A warm welcome to the December 2011/January 2012 Quilting Arts cover artist Cynthia St. Charles. Not only is Cynthia an incredibly talented and prolific quilt artist, but she's also a repeat Quilting Arts cover artist and a frequent contributor to the magazine. A native Montanan who works out of a studio in her home outside Billings, I was curious to learn more about how Cynthia became a full-time studio artist, what her work space is like, and if she finds some of her inspiration in that big Montana sky. Read on to learn more about this award-winning quilt artist.
ES: How did
you get started as an art quilter?
CSC: I was actually sewing primitive farm scenes back in the
1980s, but I got distracted with other things for a few decades. I got back into art quilting about 10 years ago. At that time I was in the midst of a very
stressful career working with severely emotionally and behaviorally disturbed
youth as a School Psychologist.
I was also a single parent without much of a social life. I needed an expressive outlet and I found
working with fabric to be extremely therapeutic. I started out making traditional
quilts, but before long, every bed in the house had three or four quilts and I was
bored with the repetitive piecing. I had
been dyeing the backs for my traditional quilts from the beginning, so the
transition into creating hand-dyed and hand-painted fabrics was an easy
The Internet opened up a whole new world for me. I was exposed to many inspiring quilt
artists, techniques, and opportunities. The idea of showing my work was intriguing,
and I was astonished to learn how many opportunities and venues there were for
art quilts. I was impressed that
occasionally the top prize might be a new sewing machine. I was using a mechanical sewing machine from the
1950s at the time and it had its limitations. I
desperately wanted a new machine, but I did not feel I could afford one. I decided to try and win one by entering as
many contests and shows as possible.
My first three entries into big juried shows earned me some nice cash
prizes, but not a sewing machine. I have
had work juried into many shows since then, and I have done very well. However, I have yet to win a sewing machine!
In 2004 I found the courage to walk away from my professional
career as a School Psychologist. I was
determined to establish myself in a new career as a textile artist and that
has been my primary occupation ever since.
ES: Please tell us a little bit about your
studio. What is it like? Do you quilt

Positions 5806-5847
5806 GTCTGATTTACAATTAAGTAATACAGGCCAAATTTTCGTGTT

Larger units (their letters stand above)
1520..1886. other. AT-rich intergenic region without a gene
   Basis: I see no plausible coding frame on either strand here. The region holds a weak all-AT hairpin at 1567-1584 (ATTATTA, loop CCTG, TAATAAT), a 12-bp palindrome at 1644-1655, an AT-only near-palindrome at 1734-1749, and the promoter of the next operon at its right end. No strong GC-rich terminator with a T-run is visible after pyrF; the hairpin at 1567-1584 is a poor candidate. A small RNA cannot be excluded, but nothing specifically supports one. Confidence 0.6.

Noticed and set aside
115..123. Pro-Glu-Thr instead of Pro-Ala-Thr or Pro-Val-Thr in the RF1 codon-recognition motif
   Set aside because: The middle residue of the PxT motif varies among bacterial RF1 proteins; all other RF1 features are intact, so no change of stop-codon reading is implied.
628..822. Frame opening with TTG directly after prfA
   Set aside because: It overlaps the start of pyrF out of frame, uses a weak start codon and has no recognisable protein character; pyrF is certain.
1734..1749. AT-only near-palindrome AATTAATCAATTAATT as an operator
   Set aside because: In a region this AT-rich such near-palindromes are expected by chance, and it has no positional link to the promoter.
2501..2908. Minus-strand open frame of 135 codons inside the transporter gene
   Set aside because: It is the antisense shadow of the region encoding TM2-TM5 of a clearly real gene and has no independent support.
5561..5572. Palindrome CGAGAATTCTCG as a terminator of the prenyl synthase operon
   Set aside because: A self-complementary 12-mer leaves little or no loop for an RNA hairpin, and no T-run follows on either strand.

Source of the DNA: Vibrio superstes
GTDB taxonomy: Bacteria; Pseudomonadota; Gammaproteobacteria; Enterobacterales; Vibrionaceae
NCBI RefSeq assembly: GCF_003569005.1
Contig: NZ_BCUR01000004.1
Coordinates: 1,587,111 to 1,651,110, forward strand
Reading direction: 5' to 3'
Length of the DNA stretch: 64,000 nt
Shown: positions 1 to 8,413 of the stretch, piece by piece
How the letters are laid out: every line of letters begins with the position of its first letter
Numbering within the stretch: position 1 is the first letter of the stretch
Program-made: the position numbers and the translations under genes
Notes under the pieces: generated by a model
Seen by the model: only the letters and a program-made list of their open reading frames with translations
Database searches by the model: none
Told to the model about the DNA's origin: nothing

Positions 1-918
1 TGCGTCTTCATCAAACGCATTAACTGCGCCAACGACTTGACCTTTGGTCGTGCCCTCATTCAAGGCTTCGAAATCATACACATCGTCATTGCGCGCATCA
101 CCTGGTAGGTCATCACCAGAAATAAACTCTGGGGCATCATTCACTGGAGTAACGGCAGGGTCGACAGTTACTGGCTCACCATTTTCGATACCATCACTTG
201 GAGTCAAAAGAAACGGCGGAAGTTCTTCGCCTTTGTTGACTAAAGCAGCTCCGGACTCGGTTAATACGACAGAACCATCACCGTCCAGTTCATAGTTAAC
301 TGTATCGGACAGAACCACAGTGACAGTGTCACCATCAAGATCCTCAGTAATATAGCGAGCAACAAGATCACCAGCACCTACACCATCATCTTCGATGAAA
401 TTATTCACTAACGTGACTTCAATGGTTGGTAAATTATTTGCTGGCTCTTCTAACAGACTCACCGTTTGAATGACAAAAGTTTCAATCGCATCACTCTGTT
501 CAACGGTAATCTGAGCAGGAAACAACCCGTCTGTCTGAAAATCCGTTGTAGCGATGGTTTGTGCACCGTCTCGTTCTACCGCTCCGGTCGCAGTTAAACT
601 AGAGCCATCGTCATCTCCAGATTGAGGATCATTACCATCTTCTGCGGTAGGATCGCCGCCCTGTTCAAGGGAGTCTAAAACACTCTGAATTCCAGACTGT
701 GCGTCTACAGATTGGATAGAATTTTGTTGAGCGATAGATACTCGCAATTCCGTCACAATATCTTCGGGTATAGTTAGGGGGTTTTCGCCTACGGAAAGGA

CSC: My studio is in basement of my home. It is roomy, with an attached
wet studio and has been furnished with salvaged materials. A 17' x 5' worktable fills the center
of the room. The surface was
salvaged from a local store that was remodeled and the cabinets underneath were
salvaged from another store that went out of business. My design walls are 8' x 8' and 4' x 4'. There is a full wall of bookshelves and another full wall
with windows. I have a huge ironing surface that is 3'
x 5' and attached to the wall with hinges, so it can be folded out of
the way. My wet studio has a dedicated sink and washing
I work in my studio every day during the fall, winter, and
spring. I am extremely motivated and
dedicated to my work and I often begin my work day as early as five in the morning. In the summer I don't usually spend a lot
of time in the studio, but I do work outside dyeing, painting, discharging,
etc. My summers are primarily
dedicated to outdoor activities such as hiking, fishing, backpacking, camping,
photography, and gardening. So summer is my least productive, but most inspiring
ES: What are your
biggest sources of inspiration?
CSC: I live amidst great natural beauty in
Montana. I am constantly inspired by the
landscape, the wildlife, and seasonal changes.
My palette is strongly influenced by seasonal colors. In spring and fall I tend to use the colors
I see in the landscape. In
winter I work with a lot of bright saturated colors, apparently in
response to the white and brown landscape. I get a craving for color!
ES: What is your
design process like?
CSC: I am primarily a surface designer, and my work is
driven by surface design. I
get a huge adrenaline rush from the intuitive process of painting, printing,
and mark making on fabric. I love hand
carving my own printing blocks and creating Thermofax screens from my own
I make so many fabrics that at
some point I just have to force myself to stop and use them somehow. The availability of venues for art quilts is
the primary reason I often turn to creating wall hangings or art quilts (even
though I do not especially enjoy or excel at
free-motion quilting). Most of my art quilt ideas come to me as a fully formed image that will
appear in my mind out of nowhere, often at random times. As soon as possible I sketch out my idea,
which may then require some degree of research in order to accomplish my
work in a wide variety of techniques and styles. Do you work on multiple
projects at the same time?
CSC: In a typical work day I will move from the print table to the
sewing machine, and to the design wall multiple times. I do work on several pieces at a time, and I
frequently have a number of pieces in different styles and techniques going at
once (sometimes as many as 10 pieces may be going at different stages of
completion). I am definitely a
tips you'd like to share for art quilters looking to expand their skills and
expand their surface design knowledge?
CSC: Do the work. Don't be afraid to experiment. Nothing is ever wasted. Some of my worst surface design mistakes turned out to be my
best finished work.
Cynthia's art quilt, "Chickadees" is featured in the December 2011/January 2012 issue of Quilting Arts Magazine. You can also learn more about Cynthia by visiting her website: cynthiastcharles.com
Photos by Cynthia St. Charles